The video card is a critical component in any 3D gaming projector setup. Unfortunately, the decision of which video card to choose is a complex one.
Before you select a video card, you should know that there are essentially two stereoscopic drivers to choose from: the eDimensional stereoscopic driver, or the Nvidia stereoscopic driver.
Choice A - A video card for use with the eDimensional driver
The eDimensional driver is a mixed bag, with some really good and really unfortunate traits.
The good traits first: the eDimensional driver allows the use of any 3D videocard! Because it is hardware independent, it does not require a specific brand of hardware. The eDimensional driver will also work with your LCD screen: this is a very useful trait, as LCD screens are the new standard in PC monitors.
The eDimensional driver is also compatible with projectors.
The eDimensional driver sounds perfect, but there are some real problems with it when projecting. First, it works by using interlacing: this means that if you're broadcasting on a 1024x768 projector, each eye sees only 1024x384 resolution. This is a pretty big detriment to visual quality.
It's second, and worst, problem: it's not a native part of the video card driver, so it's not exactly reliable. In fact, it can be downright buggy; so buggy, in fact, that we found its controls simply didn't work most of the time. Once it was manually disabled, we found, to our surprise, that it would often find a way to remain enabled, providing interlacing artifacts even on the Windows desktop.
We wanted to test each game on the projector with both the eDimensional and Nvidia drivers to compare results, but we were unable to get the eDimensional drivers to work with the projector at all. This is odd, because we did have limited success in some games on our LCD monitor - like Star Wars Battlefront and even Blazing Angels - but the projector was a no-go.
As it stands, the eDimensional driver's biggest asset is its compatibility with any hardware, which means you probably don't need to go out and replace your videocard. But its visual quality and reliability problems are so pronounced that it's not really an option if you want to experience great stereoscopic gaming. Still, it is available, and since we did manage to get it working with our LCD monitor with some titles, we felt it was worth mentioning.
Choice B - A video card for use with the Nvidia driver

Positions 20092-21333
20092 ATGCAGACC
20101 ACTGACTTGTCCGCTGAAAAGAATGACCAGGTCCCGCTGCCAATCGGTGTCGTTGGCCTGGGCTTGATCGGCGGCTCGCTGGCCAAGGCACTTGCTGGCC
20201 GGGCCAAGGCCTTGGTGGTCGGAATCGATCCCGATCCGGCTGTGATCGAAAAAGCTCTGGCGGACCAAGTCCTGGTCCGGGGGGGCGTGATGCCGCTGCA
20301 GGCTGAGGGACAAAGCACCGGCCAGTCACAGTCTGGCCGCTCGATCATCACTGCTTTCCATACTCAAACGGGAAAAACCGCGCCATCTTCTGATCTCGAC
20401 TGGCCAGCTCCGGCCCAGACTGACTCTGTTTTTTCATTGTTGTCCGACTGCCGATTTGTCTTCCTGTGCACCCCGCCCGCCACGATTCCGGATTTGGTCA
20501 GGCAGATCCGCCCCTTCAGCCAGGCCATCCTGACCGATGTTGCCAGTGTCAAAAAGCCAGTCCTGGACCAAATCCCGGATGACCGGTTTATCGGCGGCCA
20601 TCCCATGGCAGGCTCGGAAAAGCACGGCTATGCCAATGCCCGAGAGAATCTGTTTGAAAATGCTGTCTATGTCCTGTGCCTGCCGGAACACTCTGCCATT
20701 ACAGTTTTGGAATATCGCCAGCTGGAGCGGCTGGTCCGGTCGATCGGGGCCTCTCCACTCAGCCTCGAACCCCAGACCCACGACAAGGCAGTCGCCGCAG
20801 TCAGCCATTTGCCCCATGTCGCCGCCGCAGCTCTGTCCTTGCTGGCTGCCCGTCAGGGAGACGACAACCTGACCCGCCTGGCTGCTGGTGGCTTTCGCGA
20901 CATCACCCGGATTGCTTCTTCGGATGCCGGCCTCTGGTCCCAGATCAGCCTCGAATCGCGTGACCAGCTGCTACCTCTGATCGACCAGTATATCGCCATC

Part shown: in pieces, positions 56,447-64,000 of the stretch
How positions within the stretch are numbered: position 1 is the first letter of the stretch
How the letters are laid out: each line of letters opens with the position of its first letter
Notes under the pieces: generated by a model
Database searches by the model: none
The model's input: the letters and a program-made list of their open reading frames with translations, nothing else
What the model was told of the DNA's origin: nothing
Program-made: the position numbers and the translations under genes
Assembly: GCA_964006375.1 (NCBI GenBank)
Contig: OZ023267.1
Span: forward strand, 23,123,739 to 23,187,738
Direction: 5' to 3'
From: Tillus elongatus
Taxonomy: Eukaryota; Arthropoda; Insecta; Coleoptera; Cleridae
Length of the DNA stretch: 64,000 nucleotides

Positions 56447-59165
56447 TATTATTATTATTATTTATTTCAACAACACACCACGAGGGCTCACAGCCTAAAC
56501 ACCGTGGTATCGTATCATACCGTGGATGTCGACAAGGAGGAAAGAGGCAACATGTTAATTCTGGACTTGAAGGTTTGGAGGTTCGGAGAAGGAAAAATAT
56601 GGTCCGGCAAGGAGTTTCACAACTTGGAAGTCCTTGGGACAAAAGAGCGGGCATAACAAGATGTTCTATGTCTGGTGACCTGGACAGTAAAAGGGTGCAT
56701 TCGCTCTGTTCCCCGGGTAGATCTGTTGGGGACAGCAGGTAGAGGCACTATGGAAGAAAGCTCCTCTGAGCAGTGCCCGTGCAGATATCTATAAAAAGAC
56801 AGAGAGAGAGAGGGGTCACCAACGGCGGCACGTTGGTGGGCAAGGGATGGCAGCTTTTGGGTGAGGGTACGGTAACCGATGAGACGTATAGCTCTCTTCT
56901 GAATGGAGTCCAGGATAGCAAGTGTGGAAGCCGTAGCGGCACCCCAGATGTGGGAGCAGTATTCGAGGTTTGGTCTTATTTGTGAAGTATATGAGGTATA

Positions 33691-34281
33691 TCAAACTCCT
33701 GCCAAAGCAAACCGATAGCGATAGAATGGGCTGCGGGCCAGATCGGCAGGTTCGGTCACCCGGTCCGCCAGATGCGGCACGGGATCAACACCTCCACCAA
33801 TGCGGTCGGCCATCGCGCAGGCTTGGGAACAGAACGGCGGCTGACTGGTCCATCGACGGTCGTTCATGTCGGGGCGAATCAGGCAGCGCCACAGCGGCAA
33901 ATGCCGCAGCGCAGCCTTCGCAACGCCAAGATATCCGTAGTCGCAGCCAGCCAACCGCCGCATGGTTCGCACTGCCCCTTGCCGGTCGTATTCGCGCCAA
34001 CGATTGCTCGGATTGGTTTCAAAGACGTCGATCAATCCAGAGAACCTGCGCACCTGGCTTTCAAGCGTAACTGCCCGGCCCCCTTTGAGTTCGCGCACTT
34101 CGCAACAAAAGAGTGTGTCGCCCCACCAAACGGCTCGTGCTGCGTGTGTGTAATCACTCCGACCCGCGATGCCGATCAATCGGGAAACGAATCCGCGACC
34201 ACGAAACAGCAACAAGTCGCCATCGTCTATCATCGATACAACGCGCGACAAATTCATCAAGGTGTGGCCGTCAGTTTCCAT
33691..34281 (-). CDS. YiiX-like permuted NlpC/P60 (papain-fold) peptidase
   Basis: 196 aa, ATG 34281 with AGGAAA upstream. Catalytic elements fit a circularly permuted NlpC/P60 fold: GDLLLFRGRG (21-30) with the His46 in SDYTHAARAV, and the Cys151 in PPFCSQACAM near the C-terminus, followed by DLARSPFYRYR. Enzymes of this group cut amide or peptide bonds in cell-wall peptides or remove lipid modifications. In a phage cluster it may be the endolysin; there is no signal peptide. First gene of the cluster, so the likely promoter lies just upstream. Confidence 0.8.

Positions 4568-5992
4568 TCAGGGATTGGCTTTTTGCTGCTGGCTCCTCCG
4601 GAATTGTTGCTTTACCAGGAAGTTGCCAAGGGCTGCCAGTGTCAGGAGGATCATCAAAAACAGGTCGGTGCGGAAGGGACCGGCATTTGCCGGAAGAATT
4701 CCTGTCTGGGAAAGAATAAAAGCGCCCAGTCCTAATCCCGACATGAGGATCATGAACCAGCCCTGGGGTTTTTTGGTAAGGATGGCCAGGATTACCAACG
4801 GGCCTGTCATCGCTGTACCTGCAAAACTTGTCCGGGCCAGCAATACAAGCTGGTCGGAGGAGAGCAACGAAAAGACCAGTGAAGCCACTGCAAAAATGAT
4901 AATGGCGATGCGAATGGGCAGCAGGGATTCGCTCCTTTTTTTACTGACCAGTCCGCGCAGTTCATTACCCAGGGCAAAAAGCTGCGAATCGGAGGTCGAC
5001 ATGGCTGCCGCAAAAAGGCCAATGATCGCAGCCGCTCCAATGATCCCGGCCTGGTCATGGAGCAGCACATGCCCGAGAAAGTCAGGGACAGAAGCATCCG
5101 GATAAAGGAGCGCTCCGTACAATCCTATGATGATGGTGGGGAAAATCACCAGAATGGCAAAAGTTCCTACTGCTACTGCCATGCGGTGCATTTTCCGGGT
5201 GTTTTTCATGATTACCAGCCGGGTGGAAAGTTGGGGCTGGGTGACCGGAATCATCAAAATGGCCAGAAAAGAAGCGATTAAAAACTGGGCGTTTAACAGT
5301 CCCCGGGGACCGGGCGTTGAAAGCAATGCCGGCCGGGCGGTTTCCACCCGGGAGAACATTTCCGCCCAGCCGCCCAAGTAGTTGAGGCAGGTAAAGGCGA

For the best quality stereoscopic 3D you can get right now, there is only one choice: the Nvidia stereoscopic driver. There are a few very important reasons for this.
While the eDimensional driver severely degrades image quality by interlacing the image, the Nvidia stereoscopic driver does not interlace the image. This means the Nvidia driver delivers twice the vertical resolution of the eDimensional driver.
Nvidia's drivers work with almost everything, and have far fewer technical issues with games than the eDimensional driver. If you're serious about stereoscopic 3D, Nvidia is the way to go.
Unfortunately, the Nvidia stereoscopic drivers also have some harsh limitations.
First, the Nvidia driver won't work with LCD screens. This is not a huge deal if you want to watch on a 3D projector, but it's worth mentioning.
Second, the Nvidia drivers don't work with projectors unless you purchase an inverter. This is because a projected image inverts the 3D effect, so that the right eye will see what the left eye is supposed to see. The Nvidia stereoscopic driver does not have an option to invert the 3D effect, so you'll need to purchase a 3D stereo inverter (more information on the 3D stereo inverter below).
- The Poor Man's Virtual Helmet: Wall-Sized 3D
- Choosing A DLP Projector For 3D Compatibility
- Equipment Check List: What Else Do We Need?
- Video Card
- Video Card, Continued
- 3D Stereo Inverter (for The Nvidia Stereoscopic Driver)
- Step 5: Configure The Stereoscopic Driver For Use And Test Operation
- Test System & Gaming Experiences
- Flight Simulations
- First Person Shooters
- Racing Games